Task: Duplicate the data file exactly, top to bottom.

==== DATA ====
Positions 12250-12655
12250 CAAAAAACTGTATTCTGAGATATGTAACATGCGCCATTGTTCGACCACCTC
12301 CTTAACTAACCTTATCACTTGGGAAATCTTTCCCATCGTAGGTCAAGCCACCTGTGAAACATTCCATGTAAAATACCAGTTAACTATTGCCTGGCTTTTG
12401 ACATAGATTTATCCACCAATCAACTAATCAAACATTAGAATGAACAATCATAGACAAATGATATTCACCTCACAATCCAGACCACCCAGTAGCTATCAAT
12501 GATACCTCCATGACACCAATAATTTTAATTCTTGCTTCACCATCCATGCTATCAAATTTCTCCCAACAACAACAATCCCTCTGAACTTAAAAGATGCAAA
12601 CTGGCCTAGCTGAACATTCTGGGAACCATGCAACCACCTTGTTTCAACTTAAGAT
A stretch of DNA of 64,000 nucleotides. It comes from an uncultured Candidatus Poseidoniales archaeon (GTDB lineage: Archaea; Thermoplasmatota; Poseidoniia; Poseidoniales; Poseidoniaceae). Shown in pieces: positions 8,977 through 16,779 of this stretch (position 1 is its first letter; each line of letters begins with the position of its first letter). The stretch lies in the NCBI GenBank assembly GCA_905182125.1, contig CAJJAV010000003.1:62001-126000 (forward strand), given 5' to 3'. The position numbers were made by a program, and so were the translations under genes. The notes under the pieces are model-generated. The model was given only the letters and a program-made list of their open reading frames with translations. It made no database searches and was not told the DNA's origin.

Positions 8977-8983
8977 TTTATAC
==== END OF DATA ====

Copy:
Positions 12250-12655
12250 CAAAAAACTGTATTCTGAGATATGTAACATGCGCCATTGTTCGACCACCTC
12301 CTTAACTAACCTTATCACTTGGGAAATCTTTCCCATCGTAGGTCAAGCCACCTGTGAAACATTCCATGTAAAATACCAGTTAACTATTGCCTGGCTTTTG
12401 ACATAGATTTATCCACCAATCAACTAATCAAACATTAGAATGAACAATCATAGACAAATGATATTCACCTCACAATCCAGACCACCCAGTAGCTATCAAT
12501 GATACCTCCATGACACCAATAATTTTAATTCTTGCTTCACCATCCATGCTATCAAATTTCTCCCAACAACAACAATCCCTCTGAACTTAAAAGATGCAAA
12601 CTGGCCTAGCTGAACATTCTGGGAACCATGCAACCACCTTGTTTCAACTTAAGAT
A stretch of DNA of 64,000 nucleotides. It comes from an uncultured Candidatus Poseidoniales archaeon (GTDB lineage: Archaea; Thermoplasmatota; Poseidoniia; Poseidoniales; Poseidoniaceae). Shown in pieces: positions 8,977 through 16,779 of this stretch (position 1 is its first letter; each line of letters begins with the position of its first letter). The stretch lies in the NCBI GenBank assembly GCA_905182125.1, contig CAJJAV010000003.1:62001-126000 (forward strand), given 5' to 3'. The position numbers were made by a program, and so were the translations under genes. The notes under the pieces are model-generated. The model was given only the letters and a program-made list of their open reading frames with translations. It made no database searches and was not told the DNA's origin.

Positions 8977-8983
8977 TTTATAC